Smart Contact Lenses
Publish date 06-03-2016


Smart Contact Lenses can be used to measure intraocular pressure in patients with glaucoma

 

 

 

 

Smart Contact Lenses​ that measure intraocular pressure



Technology grows tremendously every year, and the promises of yesterday’s science fiction are the norms of today. Now, smart lenses are being developed to provide a variety of health treatments. Many science fiction authors and movies have explored the idea of a contact lens that can be used to create a visual display.

Now, smart lenses are in development that will do precisely that. The eyes are great diagnostic tools, and by placing contact lenses with sensors on the eye, a wealth of information can be gathered.

Smart Contact Lenses Triggerfish, a smart contact lens developed by Sensimed, is now being used to more effectively treat glaucoma patients. One of the difficulties in arranging effective drug therapy for glaucoma is tracking the peaks of intraocular pressure and when they occur.

Prior to the Triggerfish contact lens there was no way to get continuous monitoring of eye pressure. Now, that has been over come. The Triggerfish contact lens provides continuous monitoring over a 24 hour period to allow doctors to create the most effective drug therapy routines.

The technology has not yet been approved for use in the United States, though it is expected to be approved shortly. There are some drawbacks to the lenses, in that they require an antenna in close proximity to function properly. The result is a monocle like device taped to the outside of the eye.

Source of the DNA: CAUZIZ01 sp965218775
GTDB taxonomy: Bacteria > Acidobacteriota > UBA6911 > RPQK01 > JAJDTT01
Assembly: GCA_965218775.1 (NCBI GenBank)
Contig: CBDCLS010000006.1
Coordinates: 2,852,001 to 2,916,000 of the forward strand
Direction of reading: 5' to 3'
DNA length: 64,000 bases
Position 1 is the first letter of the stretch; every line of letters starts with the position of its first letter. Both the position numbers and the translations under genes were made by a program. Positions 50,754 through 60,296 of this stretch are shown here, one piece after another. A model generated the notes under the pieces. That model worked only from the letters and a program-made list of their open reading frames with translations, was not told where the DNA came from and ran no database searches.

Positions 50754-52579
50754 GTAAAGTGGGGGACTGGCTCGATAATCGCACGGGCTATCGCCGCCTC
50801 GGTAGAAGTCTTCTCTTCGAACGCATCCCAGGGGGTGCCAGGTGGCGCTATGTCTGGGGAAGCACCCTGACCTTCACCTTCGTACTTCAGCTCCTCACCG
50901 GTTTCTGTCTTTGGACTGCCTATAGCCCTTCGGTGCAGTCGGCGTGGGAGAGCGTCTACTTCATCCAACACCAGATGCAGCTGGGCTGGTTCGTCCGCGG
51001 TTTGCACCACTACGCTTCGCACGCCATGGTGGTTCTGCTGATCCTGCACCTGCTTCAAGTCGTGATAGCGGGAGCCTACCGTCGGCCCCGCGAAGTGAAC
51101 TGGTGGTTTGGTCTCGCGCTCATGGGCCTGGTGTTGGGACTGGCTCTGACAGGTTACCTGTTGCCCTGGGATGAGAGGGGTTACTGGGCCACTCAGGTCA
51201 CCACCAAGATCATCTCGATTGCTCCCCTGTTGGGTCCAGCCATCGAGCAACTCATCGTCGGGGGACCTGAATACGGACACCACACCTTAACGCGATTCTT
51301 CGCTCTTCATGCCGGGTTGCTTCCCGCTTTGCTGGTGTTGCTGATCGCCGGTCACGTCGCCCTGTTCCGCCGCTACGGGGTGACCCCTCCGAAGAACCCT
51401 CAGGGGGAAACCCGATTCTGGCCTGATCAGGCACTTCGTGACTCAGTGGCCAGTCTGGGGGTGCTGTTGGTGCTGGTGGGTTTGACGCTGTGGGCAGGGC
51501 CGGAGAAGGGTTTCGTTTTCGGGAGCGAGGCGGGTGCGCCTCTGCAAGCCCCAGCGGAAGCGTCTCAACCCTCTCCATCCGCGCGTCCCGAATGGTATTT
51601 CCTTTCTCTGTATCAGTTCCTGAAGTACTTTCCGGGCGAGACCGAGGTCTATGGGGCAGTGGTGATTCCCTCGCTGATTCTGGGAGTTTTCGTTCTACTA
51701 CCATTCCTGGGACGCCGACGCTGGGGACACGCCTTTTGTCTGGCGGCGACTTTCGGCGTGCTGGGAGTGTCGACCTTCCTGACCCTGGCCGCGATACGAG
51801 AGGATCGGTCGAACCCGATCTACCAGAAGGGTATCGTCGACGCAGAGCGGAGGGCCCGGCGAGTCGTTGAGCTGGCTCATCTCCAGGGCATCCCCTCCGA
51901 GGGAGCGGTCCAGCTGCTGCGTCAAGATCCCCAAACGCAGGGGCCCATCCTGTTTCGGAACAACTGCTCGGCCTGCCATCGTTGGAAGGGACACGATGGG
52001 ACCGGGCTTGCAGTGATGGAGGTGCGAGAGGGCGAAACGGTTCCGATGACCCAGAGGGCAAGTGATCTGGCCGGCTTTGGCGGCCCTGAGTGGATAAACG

Another smart contact lens development is the lens currently being developed by Dr. Kohane. His lens is currently a passive device that delivers medications. One of the most difficult aspects to measure regarding eye drops is the proper dosage.

 

 

 

When applied, a fair amount of each drop does not actually enter the eye. This makes measuring the exact amount of a prescription impossible.

With this new contact design that will no longer be an issue. It can also be used to deliver antibiotics, an anti inflammatory, and pain killers. The next step in his design is to create a system that responds to triggers. Currently the medication is dispensed consistently as the material degrades. He would like to produce a contact lens that dispenses medication in response to a specified trigger.

Dr. Parviz has been working on smart lenses that monitor glucose levels from testing the eyes. While it has shown promising results when tested on rabbits, it will be some time before this technology reaches the market. Currently the electrode sensors are exposed which causes rapid degradation and a highly limited life span for the lenses.

Dr. Parviz is working to overcome that issue and to include an optical display. He has already proven that he can show a small grid, and is working to create a full optical display. However, for diabetes patients even the small grid could be used to inform them of blood sugar spikes and lows.